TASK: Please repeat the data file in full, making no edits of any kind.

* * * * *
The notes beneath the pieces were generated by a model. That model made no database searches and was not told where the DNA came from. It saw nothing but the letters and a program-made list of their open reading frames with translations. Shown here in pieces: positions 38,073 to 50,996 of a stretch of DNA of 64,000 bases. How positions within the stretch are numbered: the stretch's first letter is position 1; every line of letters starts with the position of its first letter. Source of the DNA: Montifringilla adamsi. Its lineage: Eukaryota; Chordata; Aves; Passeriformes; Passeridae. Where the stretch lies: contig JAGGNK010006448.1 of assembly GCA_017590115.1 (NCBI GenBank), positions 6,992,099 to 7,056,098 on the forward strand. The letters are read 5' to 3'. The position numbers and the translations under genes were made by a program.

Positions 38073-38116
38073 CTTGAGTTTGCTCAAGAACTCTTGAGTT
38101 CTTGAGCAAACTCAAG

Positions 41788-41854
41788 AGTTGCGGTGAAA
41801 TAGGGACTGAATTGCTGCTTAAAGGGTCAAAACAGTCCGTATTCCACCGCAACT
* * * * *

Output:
The notes beneath the pieces were generated by a model. That model made no database searches and was not told where the DNA came from. It saw nothing but the letters and a program-made list of their open reading frames with translations. Shown here in pieces: positions 38,073 to 50,996 of a stretch of DNA of 64,000 bases. How positions within the stretch are numbered: the stretch's first letter is position 1; every line of letters starts with the position of its first letter. Source of the DNA: Montifringilla adamsi. Its lineage: Eukaryota; Chordata; Aves; Passeriformes; Passeridae. Where the stretch lies: contig JAGGNK010006448.1 of assembly GCA_017590115.1 (NCBI GenBank), positions 6,992,099 to 7,056,098 on the forward strand. The letters are read 5' to 3'. The position numbers and the translations under genes were made by a program.

Positions 38073-38116
38073 CTTGAGTTTGCTCAAGAACTCTTGAGTT
38101 CTTGAGCAAACTCAAG

Positions 41788-41854
41788 AGTTGCGGTGAAA
41801 TAGGGACTGAATTGCTGCTTAAAGGGTCAAAACAGTCCGTATTCCACCGCAACT